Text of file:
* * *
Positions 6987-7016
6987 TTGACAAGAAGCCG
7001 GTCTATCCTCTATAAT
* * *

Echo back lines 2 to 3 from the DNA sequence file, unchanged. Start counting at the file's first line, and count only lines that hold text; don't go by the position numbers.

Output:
6987 TTGACAAGAAGCCG
7001 GTCTATCCTCTATAAT